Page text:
Dead set against higher taxes and layoffs, aldermen? Then come up with a better idea
Many of the alternatives we’ve heard to Mayor Lightfoot’s painful budget proposals deserve an honest debate, but they’re not likely to become reality soon.
Chicago aldermen are feeling whiny and we get it. We’re feeling whiny, too.
They don’t like the painful measures Mayor Lori Lightfoot is pushing to balance the city’s budget for next year, and we don’t either. Who would?
Nobody wants higher property taxes. Nobody is thrilled by the thought of the city refinancing old debt, pushing the burden onto future generations. Nobody wants to see anybody get laid off in hard times.
But here’s the thing. It’s not enough, aldermen, to say what you are against. It’s not enough to tell the mayor what not to do. If you oppose higher taxes or borrowing or layoffs, it’s on you to come up with better realistic solutions.
Or the city’s financial collapse will be on you.
Painful action better than no action
Chicago faces a $1.2 billion budget shortfall next year, in large part because of the devastating economic impact of the coronavirus pandemic. Tax revenues from hotels, conventions, tourism, stores and restaurants have plummeted.
But the mayor — and you, the aldermen — must find a way to close that budget gap or watch the city’s finances spin out of control. Watch as the ratings agencies downgrade Chicago’s credit. Watch as businesses leave. As “For Sale” signs pop up on lawns.
As a state, we have been through this before, and the lesson is that doing the stuff nobody likes sure beats utter denial. For 793 days during the tenure of the intransigent Gov. Bruce Rauner, Illinois stumbled along with no budget at all, even as the state’s debts grew, its credit rating fell and the quality of its services suffered.
So it is not as if Chicago hasn’t been warned.
Revenue ideas in the hopper
To their credit, more than a few alderman already have begun to offer alternatives to the mayor’s proposals for generating more revenue, though their ideas are not necessarily practical — to our thinking — or sufficiently big.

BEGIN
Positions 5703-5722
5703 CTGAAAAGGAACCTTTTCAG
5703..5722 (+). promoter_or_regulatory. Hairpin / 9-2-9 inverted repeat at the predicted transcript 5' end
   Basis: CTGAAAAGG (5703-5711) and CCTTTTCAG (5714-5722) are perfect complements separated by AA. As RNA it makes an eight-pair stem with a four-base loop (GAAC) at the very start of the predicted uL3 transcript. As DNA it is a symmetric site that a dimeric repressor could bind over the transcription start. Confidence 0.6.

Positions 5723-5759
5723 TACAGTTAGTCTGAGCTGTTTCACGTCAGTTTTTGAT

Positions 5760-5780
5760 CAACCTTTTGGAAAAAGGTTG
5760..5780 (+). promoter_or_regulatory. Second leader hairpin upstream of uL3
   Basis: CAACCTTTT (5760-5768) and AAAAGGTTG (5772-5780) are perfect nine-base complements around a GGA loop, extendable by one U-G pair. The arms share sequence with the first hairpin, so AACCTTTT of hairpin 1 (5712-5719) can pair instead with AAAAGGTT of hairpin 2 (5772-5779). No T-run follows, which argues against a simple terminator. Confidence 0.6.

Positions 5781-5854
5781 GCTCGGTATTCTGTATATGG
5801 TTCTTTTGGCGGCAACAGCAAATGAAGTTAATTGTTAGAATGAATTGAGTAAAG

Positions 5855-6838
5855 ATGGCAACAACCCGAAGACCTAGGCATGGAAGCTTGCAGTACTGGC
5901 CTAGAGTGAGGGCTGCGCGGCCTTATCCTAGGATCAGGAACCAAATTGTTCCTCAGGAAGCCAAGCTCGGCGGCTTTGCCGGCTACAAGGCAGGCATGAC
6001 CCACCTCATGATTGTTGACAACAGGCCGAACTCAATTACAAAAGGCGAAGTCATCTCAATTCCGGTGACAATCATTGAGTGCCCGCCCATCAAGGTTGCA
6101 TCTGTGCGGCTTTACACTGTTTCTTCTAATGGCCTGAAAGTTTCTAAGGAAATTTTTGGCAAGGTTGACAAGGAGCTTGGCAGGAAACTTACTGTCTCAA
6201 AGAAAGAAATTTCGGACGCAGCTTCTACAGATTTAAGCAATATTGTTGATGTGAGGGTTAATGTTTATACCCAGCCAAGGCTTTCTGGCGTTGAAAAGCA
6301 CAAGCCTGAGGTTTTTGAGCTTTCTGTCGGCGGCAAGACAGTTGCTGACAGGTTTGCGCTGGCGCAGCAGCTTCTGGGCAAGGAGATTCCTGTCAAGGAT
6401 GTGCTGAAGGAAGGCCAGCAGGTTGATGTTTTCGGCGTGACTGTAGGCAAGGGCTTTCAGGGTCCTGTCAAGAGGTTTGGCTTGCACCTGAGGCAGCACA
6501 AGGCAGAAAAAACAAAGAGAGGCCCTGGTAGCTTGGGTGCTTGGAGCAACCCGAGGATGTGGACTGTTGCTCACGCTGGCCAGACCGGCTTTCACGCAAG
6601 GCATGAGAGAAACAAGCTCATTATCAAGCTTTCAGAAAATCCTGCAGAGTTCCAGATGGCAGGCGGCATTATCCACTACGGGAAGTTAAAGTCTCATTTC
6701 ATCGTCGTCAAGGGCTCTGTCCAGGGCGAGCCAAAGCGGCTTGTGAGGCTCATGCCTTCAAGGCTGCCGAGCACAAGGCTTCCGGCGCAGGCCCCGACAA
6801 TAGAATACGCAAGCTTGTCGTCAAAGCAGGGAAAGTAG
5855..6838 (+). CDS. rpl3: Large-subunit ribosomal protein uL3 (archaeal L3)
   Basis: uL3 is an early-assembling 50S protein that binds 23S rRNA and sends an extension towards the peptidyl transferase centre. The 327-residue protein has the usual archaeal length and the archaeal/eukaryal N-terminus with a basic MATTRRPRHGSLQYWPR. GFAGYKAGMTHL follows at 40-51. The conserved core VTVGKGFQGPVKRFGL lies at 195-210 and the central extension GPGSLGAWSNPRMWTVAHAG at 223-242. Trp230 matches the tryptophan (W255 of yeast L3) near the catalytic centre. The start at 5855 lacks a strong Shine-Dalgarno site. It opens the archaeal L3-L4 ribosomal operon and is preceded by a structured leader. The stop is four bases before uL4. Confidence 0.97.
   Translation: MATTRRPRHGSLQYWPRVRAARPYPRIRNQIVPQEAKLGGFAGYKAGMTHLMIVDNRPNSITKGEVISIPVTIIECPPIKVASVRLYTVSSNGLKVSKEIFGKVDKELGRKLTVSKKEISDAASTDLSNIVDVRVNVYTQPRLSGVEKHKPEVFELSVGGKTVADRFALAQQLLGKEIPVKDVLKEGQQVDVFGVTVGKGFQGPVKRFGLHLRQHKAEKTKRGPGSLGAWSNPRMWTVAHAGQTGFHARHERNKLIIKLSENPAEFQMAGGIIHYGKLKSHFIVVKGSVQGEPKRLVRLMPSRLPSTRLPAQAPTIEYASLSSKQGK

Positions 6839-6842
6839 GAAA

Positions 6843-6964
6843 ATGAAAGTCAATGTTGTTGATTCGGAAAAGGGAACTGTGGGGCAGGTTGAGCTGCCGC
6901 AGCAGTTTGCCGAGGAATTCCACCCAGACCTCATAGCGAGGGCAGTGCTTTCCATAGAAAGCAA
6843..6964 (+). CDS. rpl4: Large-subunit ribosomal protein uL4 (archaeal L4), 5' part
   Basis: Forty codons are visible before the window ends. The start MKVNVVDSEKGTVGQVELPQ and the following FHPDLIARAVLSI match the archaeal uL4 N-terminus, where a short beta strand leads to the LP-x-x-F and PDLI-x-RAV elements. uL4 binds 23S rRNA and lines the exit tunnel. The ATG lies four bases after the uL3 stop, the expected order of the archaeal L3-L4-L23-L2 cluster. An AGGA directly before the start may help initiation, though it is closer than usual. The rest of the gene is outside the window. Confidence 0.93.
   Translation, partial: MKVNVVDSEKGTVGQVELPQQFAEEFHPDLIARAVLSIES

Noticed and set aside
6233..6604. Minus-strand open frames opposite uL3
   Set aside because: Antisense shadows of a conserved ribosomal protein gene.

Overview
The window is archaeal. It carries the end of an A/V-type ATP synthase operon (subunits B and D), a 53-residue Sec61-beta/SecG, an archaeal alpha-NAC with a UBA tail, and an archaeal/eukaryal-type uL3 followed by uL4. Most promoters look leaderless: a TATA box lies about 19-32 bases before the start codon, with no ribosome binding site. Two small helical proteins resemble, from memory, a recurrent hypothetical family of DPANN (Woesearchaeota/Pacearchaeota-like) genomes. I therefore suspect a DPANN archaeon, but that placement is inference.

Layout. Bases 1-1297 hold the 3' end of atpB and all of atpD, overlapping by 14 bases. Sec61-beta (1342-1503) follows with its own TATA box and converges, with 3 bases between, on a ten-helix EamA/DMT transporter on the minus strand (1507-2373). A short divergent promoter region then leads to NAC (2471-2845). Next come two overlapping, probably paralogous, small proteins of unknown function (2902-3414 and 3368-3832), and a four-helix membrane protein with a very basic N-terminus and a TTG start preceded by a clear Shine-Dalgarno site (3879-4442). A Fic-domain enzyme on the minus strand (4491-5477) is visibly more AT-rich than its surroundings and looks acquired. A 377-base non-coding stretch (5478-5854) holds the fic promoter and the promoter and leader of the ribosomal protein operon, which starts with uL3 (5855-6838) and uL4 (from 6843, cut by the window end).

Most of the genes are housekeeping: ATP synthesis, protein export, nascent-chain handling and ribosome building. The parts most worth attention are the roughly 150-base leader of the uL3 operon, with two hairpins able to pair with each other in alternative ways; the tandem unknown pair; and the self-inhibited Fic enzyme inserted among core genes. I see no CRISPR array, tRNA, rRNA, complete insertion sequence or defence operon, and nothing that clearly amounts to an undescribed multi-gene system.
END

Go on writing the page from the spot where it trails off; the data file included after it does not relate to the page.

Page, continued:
Fourth Ward Ald. Sophia King, for one, was among the first members of the Council to argue that the city should raid its $900 million rainy day fund for more than the $30 million the mayor has proposed. That’s a reasonable suggestion, though the bond rating agencies would be displeased — and who’s to say how long the current economic downturn will last?
We respect that the City Council’s 18-member Progressive Caucus, which includes King, has wasted no time in proposing other alternatives to raising property taxes or fees, which they argue would hurt Chicagoans of more modest means first.
In an op-ed in the Sun-Times last week, the Progressive Caucus called for raising more revenue by levying a progressive real estate transfer tax, demanding that major tax-exempt universities and hospitals make payments to the city in lieu of taxes, and pulling funds from “bloated” TIF districts.
The Progressive Caucus also called for changes in state law to “modernize” the sales tax system to generate more revenue, and for the state to give Chicago a larger share of state income tax revenue.
These are ideas worth debating. But none are likely to become a reality in time for this budget cycle.
Shudders all around
The moment Lightfoot presented her 2021 budget last week, the response of most aldermen — it’s only natural — was to shudder. When interviewed by Sun-Times City Hall reporter Fran Spielman, they didn’t necessarily flatly reject the mayor’s plan, but they definitely made a point of signaling to their constituents — also only natural — that they were not pleased.
Ald. Michele Smith (43rd) lamented that she had made a “pledge” to her constituents “not to vote to for property tax increases.” Ald. Anthony Beale (9th) warned that refinancing the city’s debt would be “mortgaging the city’s future.”
Ald. Anthony Napolitano (41st) called the proposed property tax hike a “hard sell.” He said another provision in the mayor’s budget, to eliminate 618 currently unfilled Police Department positions, would be “a punch in belly” to his Northwest Side ward, home to many police officers.
On Wednesday, Napolitano suggested to us that the city should consider expanding video gaming into bars and restaurants, imposing a modest “LaSalle Street tax” on financial trading and — here’s an interesting idea — selling the naming rights to vehicle stickers. Imagine a sticker on your windshield that advertised “Boeing” or “Pepsi” or some such thing.
“We can find a better way to raise $94 million,” Napolitano told us, referring to Lightfoot’s proposed property tax increase. “We’re losing residents. We’re pushing people out with taxes.”
An honest conversation
What matters right now is that every alderman who dreads taking a vote on higher property taxes, which is to say every alderman, step up and propose realistic alternatives. We’d like to hear so much more.
We look forward to a healthy debate. We look forward, as well, to calling out any alderman who attacks the mayor’s plan to score easy political points but fails to propose honest alternatives.
That $1.2 billion budget gap won’t magically close itself.
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